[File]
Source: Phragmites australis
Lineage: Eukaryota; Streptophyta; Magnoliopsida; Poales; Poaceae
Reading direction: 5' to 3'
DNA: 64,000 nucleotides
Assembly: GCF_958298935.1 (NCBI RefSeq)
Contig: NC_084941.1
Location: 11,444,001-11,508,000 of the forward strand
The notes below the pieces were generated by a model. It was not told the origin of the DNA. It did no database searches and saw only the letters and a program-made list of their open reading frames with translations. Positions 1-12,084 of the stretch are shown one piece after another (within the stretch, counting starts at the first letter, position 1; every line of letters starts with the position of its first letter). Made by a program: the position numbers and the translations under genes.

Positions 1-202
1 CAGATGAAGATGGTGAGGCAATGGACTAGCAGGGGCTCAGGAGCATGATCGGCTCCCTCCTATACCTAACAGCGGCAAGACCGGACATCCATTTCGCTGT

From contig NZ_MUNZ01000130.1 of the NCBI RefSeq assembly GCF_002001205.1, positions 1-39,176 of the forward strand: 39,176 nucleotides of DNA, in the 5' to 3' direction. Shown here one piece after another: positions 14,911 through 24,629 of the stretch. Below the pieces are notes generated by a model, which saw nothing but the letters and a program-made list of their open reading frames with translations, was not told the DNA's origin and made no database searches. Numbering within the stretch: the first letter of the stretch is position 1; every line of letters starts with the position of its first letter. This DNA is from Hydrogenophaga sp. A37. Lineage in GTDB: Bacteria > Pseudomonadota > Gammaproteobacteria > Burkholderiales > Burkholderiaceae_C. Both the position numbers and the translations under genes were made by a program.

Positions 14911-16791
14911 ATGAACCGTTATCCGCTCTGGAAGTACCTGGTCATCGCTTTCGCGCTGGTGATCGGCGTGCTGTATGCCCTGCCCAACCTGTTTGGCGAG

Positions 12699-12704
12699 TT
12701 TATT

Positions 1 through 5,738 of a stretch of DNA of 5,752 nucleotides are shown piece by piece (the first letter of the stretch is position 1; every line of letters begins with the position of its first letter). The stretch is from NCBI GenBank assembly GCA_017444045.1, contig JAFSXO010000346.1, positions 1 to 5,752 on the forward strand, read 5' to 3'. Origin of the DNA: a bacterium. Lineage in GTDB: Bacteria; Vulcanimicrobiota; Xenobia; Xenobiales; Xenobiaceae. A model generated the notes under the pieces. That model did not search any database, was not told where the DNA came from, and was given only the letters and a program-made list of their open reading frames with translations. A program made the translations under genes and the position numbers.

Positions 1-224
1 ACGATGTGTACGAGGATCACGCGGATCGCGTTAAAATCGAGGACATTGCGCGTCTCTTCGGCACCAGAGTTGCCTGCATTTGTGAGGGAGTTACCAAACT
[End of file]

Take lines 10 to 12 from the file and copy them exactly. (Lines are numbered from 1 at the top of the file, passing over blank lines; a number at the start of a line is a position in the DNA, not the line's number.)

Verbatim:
1 CAGATGAAGATGGTGAGGCAATGGACTAGCAGGGGCTCAGGAGCATGATCGGCTCCCTCCTATACCTAACAGCGGCAAGACCGGACATCCATTTCGCTGT

From contig NZ_MUNZ01000130.1 of the NCBI RefSeq assembly GCF_002001205.1, positions 1-39,176 of the forward strand: 39,176 nucleotides of DNA, in the 5' to 3' direction. Shown here one piece after another: positions 14,911 through 24,629 of the stretch. Below the pieces are notes generated by a model, which saw nothing but the letters and a program-made list of their open reading frames with translations, was not told the DNA's origin and made no database searches. Numbering within the stretch: the first letter of the stretch is position 1; every line of letters starts with the position of its first letter. This DNA is from Hydrogenophaga sp. A37. Lineage in GTDB: Bacteria > Pseudomonadota > Gammaproteobacteria > Burkholderiales > Burkholderiaceae_C. Both the position numbers and the translations under genes were made by a program.

Positions 14911-16791